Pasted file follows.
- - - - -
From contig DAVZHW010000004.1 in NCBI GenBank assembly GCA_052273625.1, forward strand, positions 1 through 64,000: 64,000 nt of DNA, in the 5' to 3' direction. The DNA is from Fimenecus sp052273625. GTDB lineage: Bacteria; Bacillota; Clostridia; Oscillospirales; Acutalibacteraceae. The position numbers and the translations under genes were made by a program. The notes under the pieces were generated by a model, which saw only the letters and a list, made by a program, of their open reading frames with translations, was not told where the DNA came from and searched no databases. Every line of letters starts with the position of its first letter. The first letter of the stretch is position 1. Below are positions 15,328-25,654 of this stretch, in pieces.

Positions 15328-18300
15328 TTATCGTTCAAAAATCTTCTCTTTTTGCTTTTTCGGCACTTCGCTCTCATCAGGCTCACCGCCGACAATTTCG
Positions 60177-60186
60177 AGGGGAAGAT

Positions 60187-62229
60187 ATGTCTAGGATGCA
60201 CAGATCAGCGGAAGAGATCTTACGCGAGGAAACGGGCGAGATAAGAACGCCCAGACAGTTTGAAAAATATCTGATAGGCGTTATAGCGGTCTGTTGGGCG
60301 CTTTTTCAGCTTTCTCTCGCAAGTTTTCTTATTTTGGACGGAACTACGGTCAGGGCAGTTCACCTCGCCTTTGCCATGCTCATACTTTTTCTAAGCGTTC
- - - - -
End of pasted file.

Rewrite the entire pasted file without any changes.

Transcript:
From contig DAVZHW010000004.1 in NCBI GenBank assembly GCA_052273625.1, forward strand, positions 1 through 64,000: 64,000 nt of DNA, in the 5' to 3' direction. The DNA is from Fimenecus sp052273625. GTDB lineage: Bacteria; Bacillota; Clostridia; Oscillospirales; Acutalibacteraceae. The position numbers and the translations under genes were made by a program. The notes under the pieces were generated by a model, which saw only the letters and a list, made by a program, of their open reading frames with translations, was not told where the DNA came from and searched no databases. Every line of letters starts with the position of its first letter. The first letter of the stretch is position 1. Below are positions 15,328-25,654 of this stretch, in pieces.

Positions 15328-18300
15328 TTATCGTTCAAAAATCTTCTCTTTTTGCTTTTTCGGCACTTCGCTCTCATCAGGCTCACCGCCGACAATTTCG
Positions 60177-60186
60177 AGGGGAAGAT

Positions 60187-62229
60187 ATGTCTAGGATGCA
60201 CAGATCAGCGGAAGAGATCTTACGCGAGGAAACGGGCGAGATAAGAACGCCCAGACAGTTTGAAAAATATCTGATAGGCGTTATAGCGGTCTGTTGGGCG
60301 CTTTTTCAGCTTTCTCTCGCAAGTTTTCTTATTTTGGACGGAACTACGGTCAGGGCAGTTCACCTCGCCTTTGCCATGCTCATACTTTTTCTAAGCGTTC